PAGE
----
Some of the millions of dollars raised by President Barack Obama’s reelection campaign could be used to build one of the most innovative internal data operations ever for a political campaign. Obama for America has been hiring data quants, and recently posted job openings for predictive modeling and data mining analysts, along with state data directors. The strategic approach to data inside the campaign could help it better integrate offline and online data gleaned from social media and other online interactions.
OFA is developing an in-house Analytics Department to be based at the Chicago campaign headquarters. Staff there will work with state data directors to be based in several states, according to a job posting on the OFA site. The Chicago office will also have data desks responsible for various regions of the country.
The campaign is also seeking predictive modeling and data mining analysts who would be responsible for developing statistical and predictive models to assist in digital media, as well as for fundraising and other media. The analysts will be expected to have experience with digital media, online advertising data, Nielsen, and Arbitron data, in addition to text data. The job description, posted on data mining resource site KDnuggets, notes that text mining and social media analytics “is a plus.”
“It points to an extraordinarily high level of data integration inside the Obama campaign,” said Alex Lundry, VP and research director at TargetPoint Consulting, a microtargeting and data mining firm that works with Republican candidates and organizations, including the Republican National Committee, Mitt Romney’s 2008 presidential primary campaign, and John McCain’s ’08 presidential campaign. “It’s a much more holistic view of the voter from a data perspective, and you don’t see many GOP candidates doing that,” he added.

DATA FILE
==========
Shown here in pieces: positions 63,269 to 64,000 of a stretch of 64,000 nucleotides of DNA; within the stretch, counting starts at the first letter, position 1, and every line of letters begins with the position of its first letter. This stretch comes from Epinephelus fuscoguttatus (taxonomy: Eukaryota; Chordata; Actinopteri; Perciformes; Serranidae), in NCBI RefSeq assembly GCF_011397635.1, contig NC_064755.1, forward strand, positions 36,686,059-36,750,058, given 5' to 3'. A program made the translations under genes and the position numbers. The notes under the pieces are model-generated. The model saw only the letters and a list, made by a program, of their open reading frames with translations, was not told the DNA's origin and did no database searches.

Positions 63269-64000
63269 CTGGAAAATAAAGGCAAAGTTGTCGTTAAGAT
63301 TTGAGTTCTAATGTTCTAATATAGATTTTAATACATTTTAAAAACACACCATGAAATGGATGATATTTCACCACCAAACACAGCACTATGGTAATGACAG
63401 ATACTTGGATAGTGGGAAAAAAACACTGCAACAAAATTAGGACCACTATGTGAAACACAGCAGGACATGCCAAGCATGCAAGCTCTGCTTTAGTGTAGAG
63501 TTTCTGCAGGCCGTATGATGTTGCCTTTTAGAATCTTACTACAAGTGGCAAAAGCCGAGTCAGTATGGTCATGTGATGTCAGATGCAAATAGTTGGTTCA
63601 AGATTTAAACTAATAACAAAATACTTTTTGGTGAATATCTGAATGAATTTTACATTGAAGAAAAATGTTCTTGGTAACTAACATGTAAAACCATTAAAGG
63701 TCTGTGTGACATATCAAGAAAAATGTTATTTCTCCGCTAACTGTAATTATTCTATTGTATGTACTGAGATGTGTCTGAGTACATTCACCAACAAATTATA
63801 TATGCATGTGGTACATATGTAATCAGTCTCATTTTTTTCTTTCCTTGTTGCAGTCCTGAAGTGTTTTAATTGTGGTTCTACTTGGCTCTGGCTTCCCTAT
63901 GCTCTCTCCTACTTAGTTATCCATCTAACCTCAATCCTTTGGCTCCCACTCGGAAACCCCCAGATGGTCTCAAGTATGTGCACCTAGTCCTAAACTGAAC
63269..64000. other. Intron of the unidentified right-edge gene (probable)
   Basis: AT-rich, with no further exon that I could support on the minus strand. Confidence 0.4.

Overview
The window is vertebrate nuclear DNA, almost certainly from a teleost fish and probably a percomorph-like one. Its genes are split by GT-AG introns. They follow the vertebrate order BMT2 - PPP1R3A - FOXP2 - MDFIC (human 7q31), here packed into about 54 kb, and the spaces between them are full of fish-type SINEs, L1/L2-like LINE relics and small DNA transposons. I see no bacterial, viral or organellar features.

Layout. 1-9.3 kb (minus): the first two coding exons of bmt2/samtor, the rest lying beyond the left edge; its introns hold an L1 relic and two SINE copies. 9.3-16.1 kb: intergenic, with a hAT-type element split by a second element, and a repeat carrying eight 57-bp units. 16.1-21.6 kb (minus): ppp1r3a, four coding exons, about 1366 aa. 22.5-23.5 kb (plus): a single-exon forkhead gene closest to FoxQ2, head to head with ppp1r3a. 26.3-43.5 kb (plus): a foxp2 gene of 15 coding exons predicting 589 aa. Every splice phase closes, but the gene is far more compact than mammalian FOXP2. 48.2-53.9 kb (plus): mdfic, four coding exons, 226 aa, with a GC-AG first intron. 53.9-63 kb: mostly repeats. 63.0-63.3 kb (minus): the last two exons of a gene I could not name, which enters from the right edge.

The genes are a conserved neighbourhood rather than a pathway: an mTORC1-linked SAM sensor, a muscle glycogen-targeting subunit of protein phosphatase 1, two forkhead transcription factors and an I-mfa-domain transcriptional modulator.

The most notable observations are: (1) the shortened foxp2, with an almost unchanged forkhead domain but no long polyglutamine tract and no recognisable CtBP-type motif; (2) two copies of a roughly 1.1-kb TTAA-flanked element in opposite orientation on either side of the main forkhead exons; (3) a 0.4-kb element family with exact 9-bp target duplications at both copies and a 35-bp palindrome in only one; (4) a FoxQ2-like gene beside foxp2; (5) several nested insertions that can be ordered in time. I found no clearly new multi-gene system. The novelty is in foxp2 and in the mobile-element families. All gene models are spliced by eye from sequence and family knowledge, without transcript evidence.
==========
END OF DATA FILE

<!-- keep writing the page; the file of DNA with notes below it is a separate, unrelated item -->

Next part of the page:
More often than not, if a campaign has the wherewithal – and cash – to fund a data operation such as what OFA is putting together, it is outsourced to a consulting firm rather than conducted in-house.
Predictive analytics allow political campaigns to infer how likely specific people are to vote, and which issues are important to them. While much of the information Obama’s data team will handle will be collected offline and employed offline for direct mail, phone banking, and door-to-door canvassing, it has implications for the digital campaign.
The job descriptions suggest that the Obama camp might mine social media posts for patterns that could indicate key issue interests, or conduct A/B testing on display campaigns targeting different groups of potential voters. Although display ad A/B testing is common for sophisticated political operations, the ability to inform those tests with information from a comprehensive database including online and offline data, and potentially have those test results inform other aspects of the campaign, seems unique.
Potentially, the campaign might connect individual data profiles with an online targeting system to create microtargeted online ads that enhance online behavioral data with context.
“The big challenge to people in my line of business is merging offline and online data. The ability to connect an online impression to a terrestrial voter file would be immensely helpful in the predictive targeting process,” said Lundry.
Although the Republican presidential nominee could very well build a savvy data team like Obama’s, the fact is the President’s campaign is way ahead of the game, able to raise funds toward the general election now and put that money to work months earlier – in this case to build an internal data operation much earlier than the GOP nominee could.
“I think it’s a distinct strategic advantage for Obama to have a data and analytics shop and infrastructure inside the campaign,” said Lundry.
Which GOP campaign is poised to battle Obama head-to-head on the data front? Some observers think Romney for President appears to be inclined to take a data-centric approach if Romney wins the nomination. He was one of TargetPoint’s first clients in 2002, working with the firm during his winning campaign for Massachusetts governor. The campaign is among the few if not the only one that has hired an in-house digital director.
“Romney’s people understand data; they understand data-driven campaigns,” said Lundry.
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